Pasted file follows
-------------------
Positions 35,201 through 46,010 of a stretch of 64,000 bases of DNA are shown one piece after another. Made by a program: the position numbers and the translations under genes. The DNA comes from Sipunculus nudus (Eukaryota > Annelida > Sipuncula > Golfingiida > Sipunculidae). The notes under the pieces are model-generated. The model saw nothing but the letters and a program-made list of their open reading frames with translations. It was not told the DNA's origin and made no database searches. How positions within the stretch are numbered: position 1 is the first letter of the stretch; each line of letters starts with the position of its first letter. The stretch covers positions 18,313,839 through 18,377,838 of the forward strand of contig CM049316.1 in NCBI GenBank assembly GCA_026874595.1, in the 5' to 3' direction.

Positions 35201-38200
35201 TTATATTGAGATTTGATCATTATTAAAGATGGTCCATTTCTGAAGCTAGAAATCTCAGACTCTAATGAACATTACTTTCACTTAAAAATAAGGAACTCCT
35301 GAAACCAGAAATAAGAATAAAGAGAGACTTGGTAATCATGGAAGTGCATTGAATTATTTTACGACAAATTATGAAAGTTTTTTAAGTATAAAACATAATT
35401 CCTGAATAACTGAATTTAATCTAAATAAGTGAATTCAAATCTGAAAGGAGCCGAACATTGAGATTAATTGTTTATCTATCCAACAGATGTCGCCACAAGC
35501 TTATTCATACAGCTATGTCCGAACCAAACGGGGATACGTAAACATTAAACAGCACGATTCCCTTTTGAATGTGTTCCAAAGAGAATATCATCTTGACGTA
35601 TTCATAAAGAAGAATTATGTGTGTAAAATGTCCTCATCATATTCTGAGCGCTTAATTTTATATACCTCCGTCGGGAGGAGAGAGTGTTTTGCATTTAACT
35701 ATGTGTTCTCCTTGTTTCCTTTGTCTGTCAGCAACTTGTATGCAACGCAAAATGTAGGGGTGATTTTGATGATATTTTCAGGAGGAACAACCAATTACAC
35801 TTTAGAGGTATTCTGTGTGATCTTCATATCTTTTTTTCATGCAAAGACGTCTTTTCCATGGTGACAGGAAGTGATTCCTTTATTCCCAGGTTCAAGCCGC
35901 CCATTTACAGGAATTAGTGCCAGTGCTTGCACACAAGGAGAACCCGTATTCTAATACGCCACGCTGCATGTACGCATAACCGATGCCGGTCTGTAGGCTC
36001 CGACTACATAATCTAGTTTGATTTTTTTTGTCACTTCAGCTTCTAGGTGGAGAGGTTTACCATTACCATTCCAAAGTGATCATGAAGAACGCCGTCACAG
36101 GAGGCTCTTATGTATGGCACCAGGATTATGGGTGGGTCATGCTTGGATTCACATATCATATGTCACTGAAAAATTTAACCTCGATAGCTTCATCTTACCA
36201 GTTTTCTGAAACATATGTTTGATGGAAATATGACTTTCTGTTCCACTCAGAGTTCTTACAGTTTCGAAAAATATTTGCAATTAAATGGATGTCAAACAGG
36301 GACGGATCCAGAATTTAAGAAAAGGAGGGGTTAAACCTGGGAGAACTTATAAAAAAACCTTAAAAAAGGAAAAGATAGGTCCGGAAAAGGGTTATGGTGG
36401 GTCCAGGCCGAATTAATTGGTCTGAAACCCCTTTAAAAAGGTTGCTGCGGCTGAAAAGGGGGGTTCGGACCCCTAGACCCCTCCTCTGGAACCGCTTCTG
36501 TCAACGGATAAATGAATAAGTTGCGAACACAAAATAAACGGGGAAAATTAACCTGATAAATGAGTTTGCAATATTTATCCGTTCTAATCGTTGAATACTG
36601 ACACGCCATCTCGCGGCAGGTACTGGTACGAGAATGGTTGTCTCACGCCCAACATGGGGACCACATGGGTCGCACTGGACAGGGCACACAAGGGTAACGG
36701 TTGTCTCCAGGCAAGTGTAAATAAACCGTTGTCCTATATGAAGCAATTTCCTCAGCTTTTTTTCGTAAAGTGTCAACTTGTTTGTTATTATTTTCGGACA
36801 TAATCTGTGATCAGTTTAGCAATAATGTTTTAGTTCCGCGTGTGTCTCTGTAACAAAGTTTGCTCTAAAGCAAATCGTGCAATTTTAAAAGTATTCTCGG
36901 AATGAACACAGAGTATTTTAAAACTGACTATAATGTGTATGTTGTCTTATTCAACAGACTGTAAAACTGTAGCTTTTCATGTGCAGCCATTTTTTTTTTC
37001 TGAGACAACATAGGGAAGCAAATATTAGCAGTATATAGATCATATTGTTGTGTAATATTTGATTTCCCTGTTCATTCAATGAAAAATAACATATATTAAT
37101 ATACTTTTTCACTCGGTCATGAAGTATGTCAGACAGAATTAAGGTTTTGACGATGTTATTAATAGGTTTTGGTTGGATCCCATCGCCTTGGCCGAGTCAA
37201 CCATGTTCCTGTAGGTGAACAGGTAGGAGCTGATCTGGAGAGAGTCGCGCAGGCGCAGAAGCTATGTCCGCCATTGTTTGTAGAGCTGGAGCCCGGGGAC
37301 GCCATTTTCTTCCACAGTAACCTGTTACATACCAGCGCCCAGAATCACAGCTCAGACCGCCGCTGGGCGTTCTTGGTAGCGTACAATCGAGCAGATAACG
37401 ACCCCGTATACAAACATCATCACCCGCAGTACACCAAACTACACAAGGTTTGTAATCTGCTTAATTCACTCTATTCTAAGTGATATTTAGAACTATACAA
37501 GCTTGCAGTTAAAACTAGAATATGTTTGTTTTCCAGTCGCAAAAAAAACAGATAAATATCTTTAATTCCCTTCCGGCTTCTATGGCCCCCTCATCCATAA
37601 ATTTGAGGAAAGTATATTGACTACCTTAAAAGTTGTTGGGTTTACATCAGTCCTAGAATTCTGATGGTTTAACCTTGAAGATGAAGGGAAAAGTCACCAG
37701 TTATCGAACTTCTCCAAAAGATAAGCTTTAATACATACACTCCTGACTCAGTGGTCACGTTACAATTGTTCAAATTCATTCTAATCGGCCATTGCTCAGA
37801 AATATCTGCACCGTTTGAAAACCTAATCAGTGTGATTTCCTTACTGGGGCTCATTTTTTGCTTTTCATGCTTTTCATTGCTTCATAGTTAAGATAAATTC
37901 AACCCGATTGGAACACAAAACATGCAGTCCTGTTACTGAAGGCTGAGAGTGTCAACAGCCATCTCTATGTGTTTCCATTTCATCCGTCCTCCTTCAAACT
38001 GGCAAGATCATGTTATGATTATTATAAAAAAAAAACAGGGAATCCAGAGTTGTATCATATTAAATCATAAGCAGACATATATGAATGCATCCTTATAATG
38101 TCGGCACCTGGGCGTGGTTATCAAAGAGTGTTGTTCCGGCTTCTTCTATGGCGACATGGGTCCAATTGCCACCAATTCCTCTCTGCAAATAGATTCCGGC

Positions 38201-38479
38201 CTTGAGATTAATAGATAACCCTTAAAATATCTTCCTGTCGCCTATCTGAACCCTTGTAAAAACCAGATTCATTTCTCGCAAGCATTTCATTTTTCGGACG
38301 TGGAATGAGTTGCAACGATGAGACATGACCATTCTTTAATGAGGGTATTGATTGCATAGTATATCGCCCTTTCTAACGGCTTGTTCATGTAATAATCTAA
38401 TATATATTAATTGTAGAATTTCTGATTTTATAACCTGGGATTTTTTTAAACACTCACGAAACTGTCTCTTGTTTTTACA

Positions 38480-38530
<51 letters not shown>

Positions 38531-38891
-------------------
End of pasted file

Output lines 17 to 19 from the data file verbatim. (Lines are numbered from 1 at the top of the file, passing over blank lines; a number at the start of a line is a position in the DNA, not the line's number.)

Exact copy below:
36601 ACACGCCATCTCGCGGCAGGTACTGGTACGAGAATGGTTGTCTCACGCCCAACATGGGGACCACATGGGTCGCACTGGACAGGGCACACAAGGGTAACGG
36701 TTGTCTCCAGGCAAGTGTAAATAAACCGTTGTCCTATATGAAGCAATTTCCTCAGCTTTTTTTCGTAAAGTGTCAACTTGTTTGTTATTATTTTCGGACA
36801 TAATCTGTGATCAGTTTAGCAATAATGTTTTAGTTCCGCGTGTGTCTCTGTAACAAAGTTTGCTCTAAAGCAAATCGTGCAATTTTAAAAGTATTCTCGG